Africa is making significant strides in clean energy transition with the continent adding an impressive 2 gigawatts (GW) of hydropower capacity (including pumped storage) in 2023, surpassing all regions except East Asia, a new report said.

According to the 2024 World Hydropower Outlook by the International Hydropower Association (IHA), Nigeria registered the second-highest increase in hydropower capacity globally after China, adding 740 megawatts (MW) in 2023. This surge placed Nigeria among the top 10 countries worldwide for new hydropower installations in 2023, alongside Uganda (408.2 MW) and the Democratic Republic of Congo (381.7 MW).

Currently, Africa has 42GW of installed hydropower capacity that generated 158 terawatt-hours (TWh) in 2023.

Despite this progress, a staggering 90 percent of Africa's hydropower potential remains untapped, presenting immense opportunities for future development. The report noted that Nigeria alone holds the potential to exceed 14,120MW to generate over 50.8 TWh annually.

Hydropower capacity by region from '2024 World Hydropower Outlook' by the International Hydropower Association (IHA)
Hydropower capacity by region from '2024 World Hydropower Outlook' by the International Hydropower Association (IHA)
Hydropower capacity by region from '2024 World Hydropower Outlook' by the International Hydropower Association (IHA)

Similar stories unfold across the continent, with Cameroon boasting 20 GW of untapped potential offering an economically viable opportunity to generate 115TWh. Angola has 12GW of exploitable potential, and Burundi has an estimated potential of 1,700MW. Nigeria is aiming to fully exploit its hydropower potential and plans to include floating solar photo voltaic panels on reservoirs to maximise renewable energy production.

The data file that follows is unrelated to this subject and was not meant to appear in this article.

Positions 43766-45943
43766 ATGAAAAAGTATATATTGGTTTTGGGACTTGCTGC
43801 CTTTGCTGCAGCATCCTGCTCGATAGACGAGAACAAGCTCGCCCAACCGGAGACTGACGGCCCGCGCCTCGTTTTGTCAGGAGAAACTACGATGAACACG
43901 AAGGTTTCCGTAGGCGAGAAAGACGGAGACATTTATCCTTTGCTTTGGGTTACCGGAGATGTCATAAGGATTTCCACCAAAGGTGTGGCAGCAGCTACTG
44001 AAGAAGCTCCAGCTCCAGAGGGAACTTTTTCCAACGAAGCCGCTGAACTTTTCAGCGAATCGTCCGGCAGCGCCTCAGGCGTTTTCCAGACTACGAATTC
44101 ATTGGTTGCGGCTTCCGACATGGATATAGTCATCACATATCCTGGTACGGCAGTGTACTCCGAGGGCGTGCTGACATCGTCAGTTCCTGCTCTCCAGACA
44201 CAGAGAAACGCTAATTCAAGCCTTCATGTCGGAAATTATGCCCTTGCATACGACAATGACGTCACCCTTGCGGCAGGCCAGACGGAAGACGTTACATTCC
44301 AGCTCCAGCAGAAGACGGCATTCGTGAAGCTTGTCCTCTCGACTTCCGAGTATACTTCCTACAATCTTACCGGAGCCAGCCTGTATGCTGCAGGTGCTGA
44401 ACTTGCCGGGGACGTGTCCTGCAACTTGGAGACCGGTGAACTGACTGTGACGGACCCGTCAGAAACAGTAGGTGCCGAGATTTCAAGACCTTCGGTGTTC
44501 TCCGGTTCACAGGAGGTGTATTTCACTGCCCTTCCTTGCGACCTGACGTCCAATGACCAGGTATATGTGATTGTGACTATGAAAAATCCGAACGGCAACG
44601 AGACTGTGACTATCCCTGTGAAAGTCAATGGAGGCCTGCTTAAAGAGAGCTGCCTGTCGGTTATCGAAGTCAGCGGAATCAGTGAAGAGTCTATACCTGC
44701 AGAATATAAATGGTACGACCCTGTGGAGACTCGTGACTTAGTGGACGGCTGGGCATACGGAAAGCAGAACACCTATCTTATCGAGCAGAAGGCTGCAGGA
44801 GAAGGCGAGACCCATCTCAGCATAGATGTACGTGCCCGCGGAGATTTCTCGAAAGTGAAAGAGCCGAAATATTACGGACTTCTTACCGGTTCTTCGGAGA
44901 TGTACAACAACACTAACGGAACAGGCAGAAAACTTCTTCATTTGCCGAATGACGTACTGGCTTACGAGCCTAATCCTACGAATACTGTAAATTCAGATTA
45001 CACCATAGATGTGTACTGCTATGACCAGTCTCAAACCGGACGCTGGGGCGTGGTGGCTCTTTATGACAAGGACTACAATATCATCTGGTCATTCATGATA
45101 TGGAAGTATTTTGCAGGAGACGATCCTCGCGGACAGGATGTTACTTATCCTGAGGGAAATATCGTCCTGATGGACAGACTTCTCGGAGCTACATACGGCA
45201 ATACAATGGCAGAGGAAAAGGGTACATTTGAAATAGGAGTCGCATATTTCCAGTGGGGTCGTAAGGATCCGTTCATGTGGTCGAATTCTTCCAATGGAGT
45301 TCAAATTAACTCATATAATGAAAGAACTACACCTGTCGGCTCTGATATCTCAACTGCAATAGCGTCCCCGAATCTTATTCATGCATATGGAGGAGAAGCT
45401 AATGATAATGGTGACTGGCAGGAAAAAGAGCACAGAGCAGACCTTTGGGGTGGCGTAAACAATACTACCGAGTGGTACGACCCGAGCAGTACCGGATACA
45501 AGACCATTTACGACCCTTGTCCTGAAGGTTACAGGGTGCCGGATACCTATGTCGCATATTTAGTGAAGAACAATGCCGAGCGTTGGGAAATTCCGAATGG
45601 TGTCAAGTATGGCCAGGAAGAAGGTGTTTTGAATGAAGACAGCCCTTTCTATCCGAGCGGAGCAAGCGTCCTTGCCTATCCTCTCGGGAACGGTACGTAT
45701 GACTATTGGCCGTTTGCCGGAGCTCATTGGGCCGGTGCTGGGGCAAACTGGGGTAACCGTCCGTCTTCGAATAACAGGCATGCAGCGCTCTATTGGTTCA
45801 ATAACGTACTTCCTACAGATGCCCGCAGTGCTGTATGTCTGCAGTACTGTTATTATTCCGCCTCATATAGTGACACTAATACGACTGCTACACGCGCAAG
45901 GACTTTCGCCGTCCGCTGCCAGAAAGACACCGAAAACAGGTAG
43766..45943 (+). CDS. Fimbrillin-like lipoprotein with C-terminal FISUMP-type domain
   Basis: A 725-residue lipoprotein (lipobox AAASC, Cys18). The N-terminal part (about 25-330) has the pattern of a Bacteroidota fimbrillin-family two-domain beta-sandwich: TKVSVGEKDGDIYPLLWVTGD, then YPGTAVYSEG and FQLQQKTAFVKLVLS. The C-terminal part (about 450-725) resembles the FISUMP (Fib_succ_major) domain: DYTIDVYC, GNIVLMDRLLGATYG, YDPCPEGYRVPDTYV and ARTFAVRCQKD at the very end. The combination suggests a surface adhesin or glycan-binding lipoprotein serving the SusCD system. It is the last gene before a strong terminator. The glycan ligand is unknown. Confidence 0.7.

The report said financing and development are being driven by public-private partnerships (PPPs), while regional cooperation initiatives are gaining momentum, paving the way for further hydropower expansion. However, challenges such as limited access to finance, volatility, and governance issues continue to inhibit infrastructure development.

The IHA report underscores the urgent need for global collaboration and investment to unlock Africa's vast renewable energy potential.

“Africa is a fast-growing region. The region's economic and population growth is driving the demand for energy and specifically for electricity. Hydropower has always been the backbone of the continent's power grids. In the increasingly solar power dominated power systems that we are seeing across the continent, we not only need to maintain our existing hydro fleet but also add new hydropower to ensure the secure supply of affordable and sustainable power,” said Anton-Louis Olivier, CEO, Serengeti Energy and IHA Chair.

Malcolm Turnbull, IHA President, emphasised the need for hydropower to complement solar and wind energy by providing stability and flexibility during times of low sun or wind.

He said: “Governments need to plan for a balanced mix of renewable energy, including for both generation and long duration storage. Investors need long term certainty for their investment given the high initial capital costs of building large infrastructure projects. Moore’s Law does not apply to digging holes. Hydro projects take time, more than it takes to build solar farms, and so we need to move much faster to deliver the hydropower we need.”

(Editing by Anoop Menon) (

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